Create a team focus. “You have to make sure everybody’s on the same page and there’s a constant information flow,” says Fishman. About six years ago, he introduced 45-minute Monday morning meetings for the entire staff. Every quarter, he goes out to lunch with each of the firm’s four departments; he also makes sure there are quarterly inter-departmental lunches and meetings for department heads. Then, there‘s a strategic planning meeting in January, with a follow up in July.
Compensation, of course, is another element in creating a team focus. Introduce bonus goals including both a personal and firm-wide element. Of course, it’s not something you need to tell your clients about. But if you want the rest of your staff to convey a genuine team spirit to the world, you need to provide appropriate compensation that reinforces such behavior.
Change your marketing. Don’t spring anything too quickly on clients. Have a communication plan in place letting accounts know that you’re moving to a team approach. You can do that via snail mail, email, in-person meetings—whatever works best.
Promotional materials, of course, are important—especially your web site. There are plenty of firms where the founder’s picture is on every page, and the “about” page is just about him or her.
While the website for Columbia, SC-based Abacus Planning Group features a large photo of founder Cheryl Holland on the front of the site, she has begun to re-arrange how the information is presented. Click on the “People” section and you’ll see thumbnail pictures of all 23 people at the firm, including two interns, listed alphabetically, not by hierarchy, including Holland herself.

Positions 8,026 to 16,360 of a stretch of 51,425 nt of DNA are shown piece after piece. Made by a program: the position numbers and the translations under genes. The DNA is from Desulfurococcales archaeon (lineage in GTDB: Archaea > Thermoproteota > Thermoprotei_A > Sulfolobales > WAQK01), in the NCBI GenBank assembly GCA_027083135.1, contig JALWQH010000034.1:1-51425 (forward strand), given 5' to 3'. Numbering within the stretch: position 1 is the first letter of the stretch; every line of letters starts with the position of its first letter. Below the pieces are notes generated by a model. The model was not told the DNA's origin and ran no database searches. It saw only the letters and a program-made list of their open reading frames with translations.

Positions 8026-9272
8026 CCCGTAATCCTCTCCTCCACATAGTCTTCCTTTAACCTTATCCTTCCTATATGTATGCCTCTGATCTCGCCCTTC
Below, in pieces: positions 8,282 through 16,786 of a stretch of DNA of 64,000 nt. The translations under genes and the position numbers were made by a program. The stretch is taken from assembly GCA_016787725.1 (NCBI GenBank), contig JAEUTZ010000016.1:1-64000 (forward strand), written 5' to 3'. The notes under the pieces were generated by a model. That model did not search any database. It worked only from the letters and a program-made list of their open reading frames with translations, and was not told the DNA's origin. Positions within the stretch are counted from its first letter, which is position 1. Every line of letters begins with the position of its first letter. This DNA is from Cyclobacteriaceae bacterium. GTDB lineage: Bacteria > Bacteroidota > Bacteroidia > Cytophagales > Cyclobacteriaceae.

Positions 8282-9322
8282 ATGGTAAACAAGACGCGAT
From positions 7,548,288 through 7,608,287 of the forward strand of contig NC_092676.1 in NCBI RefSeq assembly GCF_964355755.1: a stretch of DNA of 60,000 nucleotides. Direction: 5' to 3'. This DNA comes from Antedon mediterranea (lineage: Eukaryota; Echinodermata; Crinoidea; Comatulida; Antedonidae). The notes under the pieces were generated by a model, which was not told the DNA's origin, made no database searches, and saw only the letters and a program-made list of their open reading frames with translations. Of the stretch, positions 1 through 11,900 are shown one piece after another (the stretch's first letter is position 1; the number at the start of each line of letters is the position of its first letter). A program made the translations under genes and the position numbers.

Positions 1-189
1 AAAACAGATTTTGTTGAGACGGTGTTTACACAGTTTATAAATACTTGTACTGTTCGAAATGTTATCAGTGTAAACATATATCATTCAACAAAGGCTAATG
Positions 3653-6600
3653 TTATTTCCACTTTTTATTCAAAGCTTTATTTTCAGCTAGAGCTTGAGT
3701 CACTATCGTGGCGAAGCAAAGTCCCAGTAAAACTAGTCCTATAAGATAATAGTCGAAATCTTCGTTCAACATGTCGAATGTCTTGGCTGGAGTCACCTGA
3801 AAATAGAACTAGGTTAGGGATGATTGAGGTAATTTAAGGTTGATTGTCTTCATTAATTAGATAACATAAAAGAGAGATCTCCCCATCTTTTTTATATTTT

Another important step: Change all content from first to third person. “You don’t want to emphasize the ‘I’” says Muusers. Your section about personnel should include each team member’s picture, responsibilities and background.
At Abacus, Holland makes sure, for instance, that she’s not the only one interviewed by reporters. Instead, she schedules interviews with individuals according to their area of specialty. What’s more, a monthly five-minute spot on the local NPR station features one of the firm’s 11 CFPs and CFAs. Holland used to do every show herself, before hiring a coach to help her advisors learn how to prepare and be interviewed on their own. “Now people say, I heard Abacus on the radio, when it used to be I heard you,” she says. Holland also spreads out assignments for a monthly article in a community financial newsletter among her staff, usually having the piece tied to the NPR interview.
Fishman redid his firm’s promotional materials to emphasize its array of services, not his savvy. “I let clients know they were getting a team with a wide financial skills set,” he says. “I made a tremendous effort to communicate that I’m just one human being and we have an entire firm at their disposal.” Today, assets are about $550 million, and the firm has had 20% year over year revenue growth over the past five years.
Rename the firm. Changing the name will help change the focus of your firm. But it’s not an easy task; you’ll need to go through a lot of red tape with compliance and regulatory agencies.
The easiest approach is the one taken by advisor Kristine Hartland. She started in 2002, with just two assistants, but “I knew we wanted to grow and it would be easier if the name wasn’t tied directly to mine,” she says. Her firm, Largo, Fla.-based Peace Wealth Management, has about $80 million in assets. Similarly, Holland, who started her practice 15 years ago, consciously came up with a neutral name. “I realized that people who come to a firm for service were reluctant to use anyone who didn’t have the same name as the founder,” she says.